Betsy Newmark, who lives near Durham, NC (Raleigh) and is the parent of a Duke graduate, reflects on the picture drawn of Duke President Brodhead and his administration's handling of the Lacrosse team in the wake of the rape charges. The New Yorker has lengthy article on the case on which Betsy draws.
It's clear now that Brodhead panicked and went overboard in his treatment of the team and coach. You get the feeling that he regrets that now but can't come out and say so. I wouldn't be a president of a university for love or money, but I can't help being disappointed in the weakness that Brodhead showed in the midst of the storm. If he didn't know the full story, why were so many of his actions that he took at that time predicated on the idea that the boys were guilty of something more than having a drunken party and inviting a stripper? He comes across as a nice guy who is in way over his head.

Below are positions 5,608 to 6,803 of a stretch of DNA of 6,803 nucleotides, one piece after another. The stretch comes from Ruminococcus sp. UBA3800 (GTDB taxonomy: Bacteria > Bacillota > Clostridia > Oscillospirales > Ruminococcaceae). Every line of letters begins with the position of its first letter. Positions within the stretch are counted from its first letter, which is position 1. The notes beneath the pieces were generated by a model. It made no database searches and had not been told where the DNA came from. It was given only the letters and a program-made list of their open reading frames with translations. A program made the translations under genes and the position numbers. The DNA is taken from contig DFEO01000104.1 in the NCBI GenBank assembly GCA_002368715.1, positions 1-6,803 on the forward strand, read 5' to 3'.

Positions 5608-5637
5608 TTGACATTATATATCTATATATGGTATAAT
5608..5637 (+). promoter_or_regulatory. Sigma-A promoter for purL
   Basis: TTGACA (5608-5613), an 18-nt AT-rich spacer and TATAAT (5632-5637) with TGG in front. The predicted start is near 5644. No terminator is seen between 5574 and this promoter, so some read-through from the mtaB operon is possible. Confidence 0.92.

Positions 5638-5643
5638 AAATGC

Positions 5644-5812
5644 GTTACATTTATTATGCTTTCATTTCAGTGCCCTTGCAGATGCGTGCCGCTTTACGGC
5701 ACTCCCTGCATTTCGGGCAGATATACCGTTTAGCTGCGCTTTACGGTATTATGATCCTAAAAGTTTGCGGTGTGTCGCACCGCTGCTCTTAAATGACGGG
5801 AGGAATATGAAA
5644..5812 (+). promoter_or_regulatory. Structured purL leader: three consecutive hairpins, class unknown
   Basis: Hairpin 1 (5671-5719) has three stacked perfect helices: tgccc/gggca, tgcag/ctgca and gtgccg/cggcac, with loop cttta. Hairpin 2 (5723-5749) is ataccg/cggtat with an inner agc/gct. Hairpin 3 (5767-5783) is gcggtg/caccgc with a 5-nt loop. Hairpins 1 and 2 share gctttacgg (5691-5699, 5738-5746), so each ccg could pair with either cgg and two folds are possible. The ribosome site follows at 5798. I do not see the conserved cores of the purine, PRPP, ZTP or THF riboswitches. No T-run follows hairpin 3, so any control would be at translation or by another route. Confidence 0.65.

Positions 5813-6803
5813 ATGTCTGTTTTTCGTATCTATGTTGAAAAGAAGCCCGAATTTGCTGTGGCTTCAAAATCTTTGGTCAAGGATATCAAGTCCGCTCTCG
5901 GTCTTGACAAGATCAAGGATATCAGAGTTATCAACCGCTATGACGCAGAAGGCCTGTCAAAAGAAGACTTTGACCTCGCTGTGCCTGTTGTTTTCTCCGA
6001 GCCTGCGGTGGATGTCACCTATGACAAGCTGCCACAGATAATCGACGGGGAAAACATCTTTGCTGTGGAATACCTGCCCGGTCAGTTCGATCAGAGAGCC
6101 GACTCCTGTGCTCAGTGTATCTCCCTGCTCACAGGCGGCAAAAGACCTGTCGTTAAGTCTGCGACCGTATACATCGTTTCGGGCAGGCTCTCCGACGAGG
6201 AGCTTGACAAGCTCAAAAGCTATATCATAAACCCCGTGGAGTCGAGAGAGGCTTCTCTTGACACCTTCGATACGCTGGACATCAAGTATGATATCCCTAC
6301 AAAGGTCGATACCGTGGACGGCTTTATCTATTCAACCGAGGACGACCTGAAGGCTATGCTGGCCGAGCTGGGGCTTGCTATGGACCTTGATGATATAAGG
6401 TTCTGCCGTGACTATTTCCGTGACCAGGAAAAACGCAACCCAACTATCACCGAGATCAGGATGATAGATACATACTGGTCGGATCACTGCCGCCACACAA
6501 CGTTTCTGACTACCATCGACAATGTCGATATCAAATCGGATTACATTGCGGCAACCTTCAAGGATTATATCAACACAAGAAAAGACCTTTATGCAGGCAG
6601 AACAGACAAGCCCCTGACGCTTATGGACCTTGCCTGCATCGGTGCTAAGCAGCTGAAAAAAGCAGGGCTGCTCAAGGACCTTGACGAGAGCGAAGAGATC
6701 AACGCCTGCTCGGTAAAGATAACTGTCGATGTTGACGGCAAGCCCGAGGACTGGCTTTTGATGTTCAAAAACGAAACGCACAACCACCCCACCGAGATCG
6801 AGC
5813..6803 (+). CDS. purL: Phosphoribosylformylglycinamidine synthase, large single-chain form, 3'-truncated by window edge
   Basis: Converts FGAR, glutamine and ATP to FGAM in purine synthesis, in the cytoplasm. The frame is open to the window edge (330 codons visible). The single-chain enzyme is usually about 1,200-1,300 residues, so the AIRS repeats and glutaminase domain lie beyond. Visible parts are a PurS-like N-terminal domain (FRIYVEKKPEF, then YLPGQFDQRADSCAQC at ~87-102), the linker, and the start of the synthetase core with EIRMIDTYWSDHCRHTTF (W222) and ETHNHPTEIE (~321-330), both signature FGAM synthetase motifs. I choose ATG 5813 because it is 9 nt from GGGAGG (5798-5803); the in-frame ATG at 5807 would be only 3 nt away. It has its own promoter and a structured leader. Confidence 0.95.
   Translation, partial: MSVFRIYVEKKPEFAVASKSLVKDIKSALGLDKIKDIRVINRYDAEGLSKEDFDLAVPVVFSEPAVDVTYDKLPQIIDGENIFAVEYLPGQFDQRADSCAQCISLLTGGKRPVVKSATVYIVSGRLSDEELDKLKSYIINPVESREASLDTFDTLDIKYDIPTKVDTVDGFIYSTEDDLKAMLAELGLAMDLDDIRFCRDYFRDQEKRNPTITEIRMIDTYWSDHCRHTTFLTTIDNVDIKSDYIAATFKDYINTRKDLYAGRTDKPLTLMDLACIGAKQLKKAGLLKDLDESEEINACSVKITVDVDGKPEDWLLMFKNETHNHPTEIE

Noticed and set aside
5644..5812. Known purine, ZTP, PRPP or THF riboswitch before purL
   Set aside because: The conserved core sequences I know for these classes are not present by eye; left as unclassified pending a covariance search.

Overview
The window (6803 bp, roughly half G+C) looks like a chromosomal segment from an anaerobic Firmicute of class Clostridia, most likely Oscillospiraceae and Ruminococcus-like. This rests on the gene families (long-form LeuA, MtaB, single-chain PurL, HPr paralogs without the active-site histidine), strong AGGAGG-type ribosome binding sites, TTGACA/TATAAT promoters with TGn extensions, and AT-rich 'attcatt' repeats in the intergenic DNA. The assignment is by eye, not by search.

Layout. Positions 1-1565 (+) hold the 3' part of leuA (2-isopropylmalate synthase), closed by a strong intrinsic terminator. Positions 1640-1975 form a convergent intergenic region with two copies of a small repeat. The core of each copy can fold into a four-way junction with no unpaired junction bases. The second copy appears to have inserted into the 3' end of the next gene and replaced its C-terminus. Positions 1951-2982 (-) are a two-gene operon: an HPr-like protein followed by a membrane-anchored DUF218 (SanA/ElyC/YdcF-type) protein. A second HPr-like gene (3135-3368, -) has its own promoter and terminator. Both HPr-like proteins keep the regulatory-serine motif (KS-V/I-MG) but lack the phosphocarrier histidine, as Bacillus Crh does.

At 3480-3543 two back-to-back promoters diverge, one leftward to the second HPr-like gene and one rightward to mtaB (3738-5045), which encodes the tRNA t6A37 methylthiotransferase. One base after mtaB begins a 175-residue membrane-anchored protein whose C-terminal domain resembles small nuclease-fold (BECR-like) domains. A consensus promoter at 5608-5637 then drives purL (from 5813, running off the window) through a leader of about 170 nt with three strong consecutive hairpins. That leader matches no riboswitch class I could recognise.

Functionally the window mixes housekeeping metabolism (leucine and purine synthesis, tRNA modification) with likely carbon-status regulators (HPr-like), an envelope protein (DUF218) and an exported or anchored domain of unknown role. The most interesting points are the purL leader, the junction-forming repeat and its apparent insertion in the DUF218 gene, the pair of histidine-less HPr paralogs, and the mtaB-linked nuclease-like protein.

I think Betsy, a kind woman, is generous to Brodhead. Of course, academic administrators as a group tend to conspicuously lack backbone) with a very few notable exceptions such as former Boston University president John Silber). There is something about simultaneously worrying about fickle donors, volatile faculty, prestige rankings, and keeping parents happy while laying out forty grand a year that does not readily yield courage.
Duke has been probably the most effective university in the country in building its prestige and national standing over the last seventy years. Its handling of this case does not add to that luster, and may, in fact, trigger a closer examination of its record and standing.
Thomas Lifson 8 29 06